I had a conversation with a mother about delivering children in the hospitals here.
Here were some of her observations:
If it’s dark, and you don’t have a lamp, the nurses will leave you and go help someone deliver that has a lamp.
If you yell or scream during labor, the nurse will beat you or abandon you until you are done.
Many children die because of nurse-negligence.
If you don’t bring gloves and a plastic sheet (like are in the Maama kit), the nurse will not let you on a bed. She makes you deliver on the cement floor.
Women who are used to delivering in the village (in a standing position), find it difficult to push when they come to the hospital and are made to lie on their back. If they tell a nurse that they “can’t do it” lying down, the nurses have been known to slap them.
I don’t know if you are aware, but the hospitals here are not required to feed you (or care for you in a general sense). If your loved ones do not come and cook out in the yard for you or bring you water, bananas, etc., then you just don’t get to eat while you are trying to heal??? Makes sense, huh?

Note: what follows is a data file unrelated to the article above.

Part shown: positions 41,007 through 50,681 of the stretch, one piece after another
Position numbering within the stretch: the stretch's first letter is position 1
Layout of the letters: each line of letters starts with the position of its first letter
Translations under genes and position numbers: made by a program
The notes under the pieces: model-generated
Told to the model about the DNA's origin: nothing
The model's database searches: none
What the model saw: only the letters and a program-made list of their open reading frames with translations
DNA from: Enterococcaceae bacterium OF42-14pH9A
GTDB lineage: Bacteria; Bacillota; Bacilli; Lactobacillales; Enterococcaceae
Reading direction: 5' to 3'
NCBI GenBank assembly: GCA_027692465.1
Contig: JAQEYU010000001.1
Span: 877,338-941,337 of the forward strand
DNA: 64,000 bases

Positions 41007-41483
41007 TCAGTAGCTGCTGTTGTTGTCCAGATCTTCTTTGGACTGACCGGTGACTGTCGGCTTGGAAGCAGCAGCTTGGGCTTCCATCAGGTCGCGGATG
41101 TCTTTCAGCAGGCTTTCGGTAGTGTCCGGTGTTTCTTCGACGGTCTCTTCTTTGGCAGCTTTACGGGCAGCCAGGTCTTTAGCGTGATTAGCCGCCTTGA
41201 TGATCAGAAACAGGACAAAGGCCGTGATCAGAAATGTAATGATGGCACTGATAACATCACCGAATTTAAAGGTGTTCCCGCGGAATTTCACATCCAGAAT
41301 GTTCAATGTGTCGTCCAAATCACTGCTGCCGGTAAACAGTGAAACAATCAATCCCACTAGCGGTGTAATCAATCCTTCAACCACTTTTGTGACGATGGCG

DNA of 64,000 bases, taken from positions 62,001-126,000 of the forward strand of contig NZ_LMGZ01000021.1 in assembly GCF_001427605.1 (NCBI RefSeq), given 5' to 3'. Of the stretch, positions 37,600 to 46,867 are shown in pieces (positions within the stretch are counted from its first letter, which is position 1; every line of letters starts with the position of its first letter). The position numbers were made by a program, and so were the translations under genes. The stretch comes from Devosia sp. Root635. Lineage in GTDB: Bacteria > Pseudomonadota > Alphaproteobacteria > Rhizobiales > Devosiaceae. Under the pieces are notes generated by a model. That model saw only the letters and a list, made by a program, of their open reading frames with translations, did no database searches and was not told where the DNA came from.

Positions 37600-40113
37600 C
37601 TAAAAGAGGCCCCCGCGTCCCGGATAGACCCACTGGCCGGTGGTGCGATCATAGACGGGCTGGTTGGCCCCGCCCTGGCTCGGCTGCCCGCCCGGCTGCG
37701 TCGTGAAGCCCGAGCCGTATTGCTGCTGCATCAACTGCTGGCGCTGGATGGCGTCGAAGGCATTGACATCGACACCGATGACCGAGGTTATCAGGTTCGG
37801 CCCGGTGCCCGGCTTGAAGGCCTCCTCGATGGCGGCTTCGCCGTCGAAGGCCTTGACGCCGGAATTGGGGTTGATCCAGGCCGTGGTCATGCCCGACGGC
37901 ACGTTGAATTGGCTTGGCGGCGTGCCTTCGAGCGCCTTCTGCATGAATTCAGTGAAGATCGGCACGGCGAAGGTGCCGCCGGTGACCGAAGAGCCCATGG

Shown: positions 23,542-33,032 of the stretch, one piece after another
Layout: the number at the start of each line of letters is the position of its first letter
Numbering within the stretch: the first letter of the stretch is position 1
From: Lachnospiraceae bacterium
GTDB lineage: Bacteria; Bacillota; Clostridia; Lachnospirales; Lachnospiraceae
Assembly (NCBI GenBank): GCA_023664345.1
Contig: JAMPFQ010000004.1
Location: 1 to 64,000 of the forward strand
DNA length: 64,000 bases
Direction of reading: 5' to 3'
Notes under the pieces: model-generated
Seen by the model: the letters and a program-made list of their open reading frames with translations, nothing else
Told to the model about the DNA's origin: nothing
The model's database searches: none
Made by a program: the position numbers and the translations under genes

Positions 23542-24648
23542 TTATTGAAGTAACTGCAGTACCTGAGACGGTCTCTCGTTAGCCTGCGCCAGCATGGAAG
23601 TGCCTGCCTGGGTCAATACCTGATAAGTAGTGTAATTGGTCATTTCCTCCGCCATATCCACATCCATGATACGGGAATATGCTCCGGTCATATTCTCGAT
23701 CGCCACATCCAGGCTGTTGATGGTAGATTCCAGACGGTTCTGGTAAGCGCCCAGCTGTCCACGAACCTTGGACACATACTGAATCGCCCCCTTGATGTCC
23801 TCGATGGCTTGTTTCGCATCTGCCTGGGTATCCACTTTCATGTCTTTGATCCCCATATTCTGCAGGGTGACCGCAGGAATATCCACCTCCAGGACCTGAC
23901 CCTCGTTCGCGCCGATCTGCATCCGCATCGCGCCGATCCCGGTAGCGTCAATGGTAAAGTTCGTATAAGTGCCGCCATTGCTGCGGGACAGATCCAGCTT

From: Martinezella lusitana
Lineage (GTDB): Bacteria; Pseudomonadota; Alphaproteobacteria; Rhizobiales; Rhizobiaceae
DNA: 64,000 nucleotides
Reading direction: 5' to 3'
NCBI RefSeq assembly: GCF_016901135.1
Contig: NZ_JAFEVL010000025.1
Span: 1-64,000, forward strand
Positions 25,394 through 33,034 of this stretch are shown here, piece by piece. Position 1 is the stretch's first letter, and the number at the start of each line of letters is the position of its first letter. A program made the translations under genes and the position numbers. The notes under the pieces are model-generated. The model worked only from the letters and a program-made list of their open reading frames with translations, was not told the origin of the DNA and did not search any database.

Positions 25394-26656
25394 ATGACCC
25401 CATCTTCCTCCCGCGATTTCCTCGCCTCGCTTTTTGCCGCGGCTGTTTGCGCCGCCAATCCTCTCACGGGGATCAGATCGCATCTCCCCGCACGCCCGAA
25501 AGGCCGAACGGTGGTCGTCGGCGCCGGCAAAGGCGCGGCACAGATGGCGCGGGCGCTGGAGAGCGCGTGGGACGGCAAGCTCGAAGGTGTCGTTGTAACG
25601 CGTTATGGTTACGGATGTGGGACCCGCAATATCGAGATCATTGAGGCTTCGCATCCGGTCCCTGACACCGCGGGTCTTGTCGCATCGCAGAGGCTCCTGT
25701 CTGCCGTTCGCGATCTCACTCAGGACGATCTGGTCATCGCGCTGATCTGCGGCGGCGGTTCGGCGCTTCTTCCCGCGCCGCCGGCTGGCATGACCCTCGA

The power has been completely out here for a week, and it’s been off and on in the capital city of Kampala as well. A missionary friend in Kampala said that when the “powers that be” turn off a power grid in the city, they don't consider what is on that particular grid. Sunday, when we were arriving in Kampala, I witnessed major intersection lights out, and no traffic cops to assist in the need. My friend says that when they turn the grid off where the hospital is located, they don’t even seem to care. MANY patients have died because of lack of power, and it seems that the government doesn’t take notice. It’s not like you can sue here and get any justice.